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Crimea: focus on militarization

Why did Russia need so badly Crimea: whether to restore the historical justice or to create strategic point of departure for the further expansion in the West?
Wyświetlenia: 533 Zamieszczono 11/05/2016

Harsh increases in the personnel of the Russian armed forces in the peninsula, redeployment of the materiel, start of the military exercises are nothing but the evidences in favor of the second presumption.
In the course of the 2 years' time span following the annexation of Crimea, the actions of the Russian officials attest that Russia is currently gathering a large multiservice armed unit. Military authorities have already reported that there are 96 military units and organizations raised in the territory of the Peninsula. By 2020 Russian Black Sea Fleet military capability would have achieve that of the Soviet one which is actually approved by the declaration of the Ministry of Defense of the Russian Federation Sergei Shoigu concerning reinforcement of the Russian troops in Crimea.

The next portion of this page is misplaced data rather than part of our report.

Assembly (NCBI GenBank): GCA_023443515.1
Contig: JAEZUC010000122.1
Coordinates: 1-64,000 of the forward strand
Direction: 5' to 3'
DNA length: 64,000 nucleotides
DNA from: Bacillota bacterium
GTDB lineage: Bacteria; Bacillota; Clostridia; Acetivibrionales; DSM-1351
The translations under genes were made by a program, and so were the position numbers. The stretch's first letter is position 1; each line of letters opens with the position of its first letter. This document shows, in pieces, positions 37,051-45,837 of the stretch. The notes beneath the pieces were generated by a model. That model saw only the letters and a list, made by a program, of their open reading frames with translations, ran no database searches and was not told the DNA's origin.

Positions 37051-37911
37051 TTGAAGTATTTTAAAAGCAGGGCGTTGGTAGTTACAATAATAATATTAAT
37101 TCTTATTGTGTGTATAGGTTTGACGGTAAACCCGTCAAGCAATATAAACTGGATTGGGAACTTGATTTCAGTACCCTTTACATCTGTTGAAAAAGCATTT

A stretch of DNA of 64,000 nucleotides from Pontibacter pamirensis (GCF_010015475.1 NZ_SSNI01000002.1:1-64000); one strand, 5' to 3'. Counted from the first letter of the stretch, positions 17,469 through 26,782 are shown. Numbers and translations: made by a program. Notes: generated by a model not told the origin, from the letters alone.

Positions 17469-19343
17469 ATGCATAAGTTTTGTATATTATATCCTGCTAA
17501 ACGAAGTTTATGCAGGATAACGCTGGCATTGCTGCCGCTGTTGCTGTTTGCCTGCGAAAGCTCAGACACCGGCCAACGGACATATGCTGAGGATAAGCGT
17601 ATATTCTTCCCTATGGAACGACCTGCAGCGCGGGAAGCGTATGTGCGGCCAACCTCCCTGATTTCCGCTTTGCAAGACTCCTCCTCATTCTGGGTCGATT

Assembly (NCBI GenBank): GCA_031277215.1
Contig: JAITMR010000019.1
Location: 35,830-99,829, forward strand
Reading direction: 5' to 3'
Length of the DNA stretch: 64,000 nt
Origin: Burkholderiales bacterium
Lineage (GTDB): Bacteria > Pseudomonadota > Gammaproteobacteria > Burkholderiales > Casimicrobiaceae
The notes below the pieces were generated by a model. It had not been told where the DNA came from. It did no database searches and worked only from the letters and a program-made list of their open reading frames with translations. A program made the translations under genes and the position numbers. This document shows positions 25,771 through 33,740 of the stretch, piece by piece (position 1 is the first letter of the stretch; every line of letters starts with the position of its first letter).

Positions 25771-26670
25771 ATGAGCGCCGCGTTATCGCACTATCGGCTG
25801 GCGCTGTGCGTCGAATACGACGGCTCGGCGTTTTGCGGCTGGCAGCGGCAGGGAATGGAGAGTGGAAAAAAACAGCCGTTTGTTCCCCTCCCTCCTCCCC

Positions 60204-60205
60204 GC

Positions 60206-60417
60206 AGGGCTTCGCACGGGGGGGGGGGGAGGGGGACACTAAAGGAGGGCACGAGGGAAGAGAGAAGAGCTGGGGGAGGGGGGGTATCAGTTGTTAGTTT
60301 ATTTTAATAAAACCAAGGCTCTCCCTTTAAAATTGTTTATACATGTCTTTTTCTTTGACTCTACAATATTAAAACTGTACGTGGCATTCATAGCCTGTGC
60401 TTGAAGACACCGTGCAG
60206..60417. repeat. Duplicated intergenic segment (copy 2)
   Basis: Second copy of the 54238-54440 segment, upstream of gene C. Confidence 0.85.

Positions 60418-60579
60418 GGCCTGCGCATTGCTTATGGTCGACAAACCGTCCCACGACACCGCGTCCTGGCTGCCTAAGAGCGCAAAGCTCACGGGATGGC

The battleships which dislocations in the peninsula were until now forbidden by international agreements have been transported to Crimea. These are the state-of-the-art submarines and ships armed with cruise missiles capable of hitting any target within European continent. Following samples of the advanced armament and materiel have been recently adopted by the local military units: "Bastion" and "Bal" coastal missile system, "Pantsyr" and S-300 air defense missile systems. The number of the aircrafts has also dramatically increased reinforced by Su-30SM combat aircrafts, helicopters Mi-28, Ka-52, Ka-29. Russian Navy has drones at its disposal as well. One more revealing aspect is that the overall manpower strength of the Russian Armed forces has grown by two times since the moment of occupation - from 11 to 23 thousand military men. By 2018 the manpower strength of the Russian armed forces will have be raised by 40 thousand people.